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While solar power is renowned for the savings it helps domestic and commercial customers to make, it is now set to become the cheapest form of electricity production in many regions of the world – following massive cost reductions.
A new study, published by Agora Energiewende, a leading German think-tank dedicated to the German energy transition, outlined just how solar was going to become the cheapest form of electricity production in their report Current and Future Cost of Photovoltaics.
Huge reductions on solar costs, year-on-year
The report looks at projected costs of solar photovoltaic on a global scale from now to the year 2050. It identified that the cost of producing solar power in the UK will have declined to between 4.2 and 10.3p/kWh by 2025, and by 2050 to as low as 2.0 to 7.4p/kWh.
However, while feasible, these reductions are still reliant on financial and regulatory frameworks, due to the high capital intensity of photovoltaic installations. With proper regulation and support, we could see these reduced costs very soon; but with poor regulation, interest rates could be affected – raising the cost of solar plants by up to 50 percent.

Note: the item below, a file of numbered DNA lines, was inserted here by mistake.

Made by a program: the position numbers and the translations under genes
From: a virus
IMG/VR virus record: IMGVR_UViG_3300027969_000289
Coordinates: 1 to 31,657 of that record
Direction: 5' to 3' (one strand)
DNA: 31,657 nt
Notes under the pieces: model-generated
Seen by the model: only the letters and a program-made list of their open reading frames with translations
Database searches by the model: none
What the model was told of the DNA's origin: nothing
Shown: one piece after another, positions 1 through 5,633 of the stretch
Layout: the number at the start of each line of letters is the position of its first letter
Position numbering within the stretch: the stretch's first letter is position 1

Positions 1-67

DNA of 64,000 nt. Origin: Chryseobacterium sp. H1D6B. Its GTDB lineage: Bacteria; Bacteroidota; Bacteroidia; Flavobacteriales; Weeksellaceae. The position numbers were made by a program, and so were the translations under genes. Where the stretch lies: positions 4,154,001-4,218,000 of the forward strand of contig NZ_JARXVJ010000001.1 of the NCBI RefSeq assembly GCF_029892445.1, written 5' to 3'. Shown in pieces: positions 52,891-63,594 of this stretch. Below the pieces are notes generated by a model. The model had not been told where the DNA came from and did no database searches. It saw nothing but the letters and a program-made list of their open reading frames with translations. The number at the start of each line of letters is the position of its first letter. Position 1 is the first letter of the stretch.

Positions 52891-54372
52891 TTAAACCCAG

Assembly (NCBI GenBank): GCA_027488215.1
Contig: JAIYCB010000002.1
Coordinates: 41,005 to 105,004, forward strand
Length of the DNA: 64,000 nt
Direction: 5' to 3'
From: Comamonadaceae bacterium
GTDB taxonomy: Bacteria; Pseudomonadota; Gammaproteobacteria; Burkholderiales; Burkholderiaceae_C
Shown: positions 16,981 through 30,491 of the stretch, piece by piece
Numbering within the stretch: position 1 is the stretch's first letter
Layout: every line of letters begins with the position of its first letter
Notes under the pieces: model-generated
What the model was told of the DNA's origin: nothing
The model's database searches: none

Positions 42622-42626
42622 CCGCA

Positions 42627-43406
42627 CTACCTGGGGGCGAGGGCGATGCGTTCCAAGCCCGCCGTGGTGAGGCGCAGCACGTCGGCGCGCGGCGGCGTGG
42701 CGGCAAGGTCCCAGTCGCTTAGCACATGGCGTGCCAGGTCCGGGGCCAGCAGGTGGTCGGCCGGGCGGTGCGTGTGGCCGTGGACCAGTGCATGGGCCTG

The report highlights that most scenarios fundamentally underestimate the role of solar power in future energy systems by only foreseeing a small contribution from solar power. Agora say that a fundamental review of solar’s future role is necessary to understand the significant impact it could have on our green future and energy savings.
Solar power savings: In the government’s hands
Talking about the potential role of solar in our future, Dr. Patrick Graichen, Director, Agora Energiewende says:
“The study shows that solar energy has become cheaper much more quickly than most experts had predicted and will continue to do so.”
“Governments that want to deliver lower cost energy for consumers should therefore reconsider their plans. Until now, most of them only anticipate a small share of solar power in the mix. In view of the extremely favourable costs, solar power will on the contrary play a prominent role.”
“Favourable financing conditions and stable legal frameworks are vital conditions for cheap, clean solar electricity. It is up to policy makers to create and maintain these conditions.”
Ged Ennis, Director, Low Carbon Energy adds:
“The next government needs to act quickly. They need to agree a way forward to get the UK solar industry on track to deliver its impressive cost reduction potential for the benefit of consumers.”
“Solar is the most popular energy generation technology – and the UK is in a great position to take advantage. In fact, solar will potentially be the first renewable to compete directly with fossil fuels without subsidy. We shouldn’t be playing politics with our future.”
To find out more about the benefits of solar power, visit the solar PV section on our website.